By Jim Roche, Cooper Power Systems/Cannon
Advanced metering infrastructure (AMI) communications is a central topic for AMI and smart grid technology evaluations throughout North American utilities. The technologies presented within this article are indicative of the industry, but this list is not exhaustive.
Automated meter reading (AMR) technology dawned primarily between the mid-’80s and early 1990s. In the beginning, there were three primary options:
- (1) walk-by/drive-by solutions,
- (2) one-way, inbound systems, and
- (3) two-way, dial-up, phone-based solutions.
- (2) one-way, inbound systems, and
Walk-by/drive-by solutions are used still for AMR data collection where radio frequency (RF) modules chirp their readings periodically and a device, either handheld or a mobile fleet-mounted receiving unit, picks up the data when nearby.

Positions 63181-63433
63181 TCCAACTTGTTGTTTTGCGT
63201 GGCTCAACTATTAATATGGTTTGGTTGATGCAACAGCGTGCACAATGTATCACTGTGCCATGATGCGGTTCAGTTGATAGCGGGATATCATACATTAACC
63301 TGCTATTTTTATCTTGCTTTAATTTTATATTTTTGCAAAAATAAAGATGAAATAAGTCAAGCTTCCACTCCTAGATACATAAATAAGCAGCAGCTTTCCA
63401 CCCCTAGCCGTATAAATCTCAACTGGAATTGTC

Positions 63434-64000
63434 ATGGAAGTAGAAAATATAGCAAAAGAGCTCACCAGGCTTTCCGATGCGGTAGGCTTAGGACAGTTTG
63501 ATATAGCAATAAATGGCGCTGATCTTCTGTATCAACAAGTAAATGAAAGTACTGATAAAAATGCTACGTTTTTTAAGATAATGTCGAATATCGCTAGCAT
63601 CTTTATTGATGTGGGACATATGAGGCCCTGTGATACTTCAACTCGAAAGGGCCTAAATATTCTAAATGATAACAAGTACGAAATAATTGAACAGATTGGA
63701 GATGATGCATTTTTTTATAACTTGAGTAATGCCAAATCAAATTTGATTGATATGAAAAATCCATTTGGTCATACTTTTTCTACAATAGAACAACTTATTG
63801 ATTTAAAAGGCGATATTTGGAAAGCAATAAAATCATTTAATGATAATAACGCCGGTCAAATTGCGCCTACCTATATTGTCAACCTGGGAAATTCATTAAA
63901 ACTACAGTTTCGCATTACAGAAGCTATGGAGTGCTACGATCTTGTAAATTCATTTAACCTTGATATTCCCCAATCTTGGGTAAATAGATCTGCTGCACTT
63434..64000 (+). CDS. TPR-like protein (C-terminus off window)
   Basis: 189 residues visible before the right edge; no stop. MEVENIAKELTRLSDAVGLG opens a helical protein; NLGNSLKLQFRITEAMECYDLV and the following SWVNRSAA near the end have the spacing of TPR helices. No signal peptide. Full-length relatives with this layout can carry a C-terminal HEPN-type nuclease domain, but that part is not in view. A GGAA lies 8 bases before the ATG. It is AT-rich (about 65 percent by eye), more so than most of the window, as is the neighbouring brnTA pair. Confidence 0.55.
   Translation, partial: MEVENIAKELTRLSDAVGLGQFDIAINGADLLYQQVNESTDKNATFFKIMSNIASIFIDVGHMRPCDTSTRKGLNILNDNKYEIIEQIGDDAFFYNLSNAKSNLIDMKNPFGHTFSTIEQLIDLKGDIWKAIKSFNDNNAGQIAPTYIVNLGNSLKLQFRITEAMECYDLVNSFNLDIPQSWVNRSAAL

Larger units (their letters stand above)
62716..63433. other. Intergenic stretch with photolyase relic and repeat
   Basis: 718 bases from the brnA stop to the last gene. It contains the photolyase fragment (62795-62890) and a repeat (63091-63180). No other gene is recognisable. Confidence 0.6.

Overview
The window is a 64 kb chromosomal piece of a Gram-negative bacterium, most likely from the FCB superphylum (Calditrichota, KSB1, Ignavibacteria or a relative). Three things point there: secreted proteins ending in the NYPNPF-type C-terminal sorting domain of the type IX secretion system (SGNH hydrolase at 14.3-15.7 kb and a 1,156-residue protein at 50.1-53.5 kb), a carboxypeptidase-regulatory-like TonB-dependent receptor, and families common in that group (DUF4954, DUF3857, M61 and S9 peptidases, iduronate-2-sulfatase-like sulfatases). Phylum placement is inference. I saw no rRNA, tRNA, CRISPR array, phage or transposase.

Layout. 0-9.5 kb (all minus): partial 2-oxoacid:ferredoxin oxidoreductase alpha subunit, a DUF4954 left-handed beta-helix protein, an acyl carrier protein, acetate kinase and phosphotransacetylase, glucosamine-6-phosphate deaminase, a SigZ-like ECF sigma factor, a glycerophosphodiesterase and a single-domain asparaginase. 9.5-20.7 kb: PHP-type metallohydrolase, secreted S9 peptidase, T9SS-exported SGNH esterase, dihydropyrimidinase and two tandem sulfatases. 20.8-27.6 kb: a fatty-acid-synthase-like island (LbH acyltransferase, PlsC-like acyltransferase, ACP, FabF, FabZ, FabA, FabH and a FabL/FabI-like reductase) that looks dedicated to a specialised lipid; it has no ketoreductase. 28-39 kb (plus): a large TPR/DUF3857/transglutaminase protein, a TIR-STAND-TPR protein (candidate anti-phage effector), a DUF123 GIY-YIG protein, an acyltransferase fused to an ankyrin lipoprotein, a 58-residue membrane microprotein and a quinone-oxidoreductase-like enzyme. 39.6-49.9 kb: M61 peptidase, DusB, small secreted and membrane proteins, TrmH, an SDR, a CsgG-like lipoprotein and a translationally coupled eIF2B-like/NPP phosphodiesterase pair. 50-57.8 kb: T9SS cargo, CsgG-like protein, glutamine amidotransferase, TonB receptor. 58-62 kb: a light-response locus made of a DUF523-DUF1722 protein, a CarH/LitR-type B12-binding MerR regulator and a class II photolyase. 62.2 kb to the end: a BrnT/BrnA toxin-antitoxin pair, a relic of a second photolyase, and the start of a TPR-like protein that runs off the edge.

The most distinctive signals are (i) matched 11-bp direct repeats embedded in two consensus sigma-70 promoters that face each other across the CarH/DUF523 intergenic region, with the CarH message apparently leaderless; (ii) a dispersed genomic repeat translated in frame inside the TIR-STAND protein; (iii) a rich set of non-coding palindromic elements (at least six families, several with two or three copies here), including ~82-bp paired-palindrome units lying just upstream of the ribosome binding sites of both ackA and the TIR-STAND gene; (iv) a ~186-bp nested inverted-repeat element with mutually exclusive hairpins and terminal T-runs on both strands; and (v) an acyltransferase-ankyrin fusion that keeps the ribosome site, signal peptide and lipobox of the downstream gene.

One-way, inbound systems involved programming meters to send in readings at periodic rates–typically daily–sometimes called bubble-up networks. These used consumer phone lines, radio technology or one-way, legacy power line carrier (PLC) signals transmitted over the utility’s distribution lines.
Dial-up phone systems are straightforward and use a computer to dial modems attached to electric meters, particularly at commercial accounts. A few of these solutions have evolved, allowing adequate data transfer with modern telephony technology, predominantly still used for small batches of meters rather than entire service territories.